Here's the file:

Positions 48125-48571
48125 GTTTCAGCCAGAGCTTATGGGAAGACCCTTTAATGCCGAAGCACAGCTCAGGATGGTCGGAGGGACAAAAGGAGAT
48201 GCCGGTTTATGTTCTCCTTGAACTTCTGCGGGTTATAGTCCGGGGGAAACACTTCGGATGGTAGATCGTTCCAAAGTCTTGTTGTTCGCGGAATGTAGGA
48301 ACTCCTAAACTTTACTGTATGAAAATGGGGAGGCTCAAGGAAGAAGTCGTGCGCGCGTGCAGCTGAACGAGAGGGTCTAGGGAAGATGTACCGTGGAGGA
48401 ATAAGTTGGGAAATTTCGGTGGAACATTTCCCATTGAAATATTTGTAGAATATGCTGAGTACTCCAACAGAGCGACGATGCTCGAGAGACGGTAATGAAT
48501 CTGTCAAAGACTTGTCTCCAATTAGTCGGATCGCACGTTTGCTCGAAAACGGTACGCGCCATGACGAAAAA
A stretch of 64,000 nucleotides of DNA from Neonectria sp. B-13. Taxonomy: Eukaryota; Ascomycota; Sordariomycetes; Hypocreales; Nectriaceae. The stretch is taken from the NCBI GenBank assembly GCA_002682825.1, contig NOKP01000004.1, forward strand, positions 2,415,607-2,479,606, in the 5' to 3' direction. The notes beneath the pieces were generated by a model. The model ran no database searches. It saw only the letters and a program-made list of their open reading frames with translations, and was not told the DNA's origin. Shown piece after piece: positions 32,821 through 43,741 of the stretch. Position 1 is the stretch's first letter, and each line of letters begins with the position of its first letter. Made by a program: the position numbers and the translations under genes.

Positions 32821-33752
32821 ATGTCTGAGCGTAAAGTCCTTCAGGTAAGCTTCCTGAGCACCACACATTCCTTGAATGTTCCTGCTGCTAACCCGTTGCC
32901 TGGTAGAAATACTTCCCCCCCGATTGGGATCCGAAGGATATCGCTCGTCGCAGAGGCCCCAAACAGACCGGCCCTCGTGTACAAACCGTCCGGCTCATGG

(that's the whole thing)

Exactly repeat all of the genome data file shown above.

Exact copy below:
Positions 48125-48571
48125 GTTTCAGCCAGAGCTTATGGGAAGACCCTTTAATGCCGAAGCACAGCTCAGGATGGTCGGAGGGACAAAAGGAGAT
48201 GCCGGTTTATGTTCTCCTTGAACTTCTGCGGGTTATAGTCCGGGGGAAACACTTCGGATGGTAGATCGTTCCAAAGTCTTGTTGTTCGCGGAATGTAGGA
48301 ACTCCTAAACTTTACTGTATGAAAATGGGGAGGCTCAAGGAAGAAGTCGTGCGCGCGTGCAGCTGAACGAGAGGGTCTAGGGAAGATGTACCGTGGAGGA
48401 ATAAGTTGGGAAATTTCGGTGGAACATTTCCCATTGAAATATTTGTAGAATATGCTGAGTACTCCAACAGAGCGACGATGCTCGAGAGACGGTAATGAAT
48501 CTGTCAAAGACTTGTCTCCAATTAGTCGGATCGCACGTTTGCTCGAAAACGGTACGCGCCATGACGAAAAA
A stretch of 64,000 nucleotides of DNA from Neonectria sp. B-13. Taxonomy: Eukaryota; Ascomycota; Sordariomycetes; Hypocreales; Nectriaceae. The stretch is taken from the NCBI GenBank assembly GCA_002682825.1, contig NOKP01000004.1, forward strand, positions 2,415,607-2,479,606, in the 5' to 3' direction. The notes beneath the pieces were generated by a model. The model ran no database searches. It saw only the letters and a program-made list of their open reading frames with translations, and was not told the DNA's origin. Shown piece after piece: positions 32,821 through 43,741 of the stretch. Position 1 is the stretch's first letter, and each line of letters begins with the position of its first letter. Made by a program: the position numbers and the translations under genes.

Positions 32821-33752
32821 ATGTCTGAGCGTAAAGTCCTTCAGGTAAGCTTCCTGAGCACCACACATTCCTTGAATGTTCCTGCTGCTAACCCGTTGCC
32901 TGGTAGAAATACTTCCCCCCCGATTGGGATCCGAAGGATATCGCTCGTCGCAGAGGCCCCAAACAGACCGGCCCTCGTGTACAAACCGTCCGGCTCATGG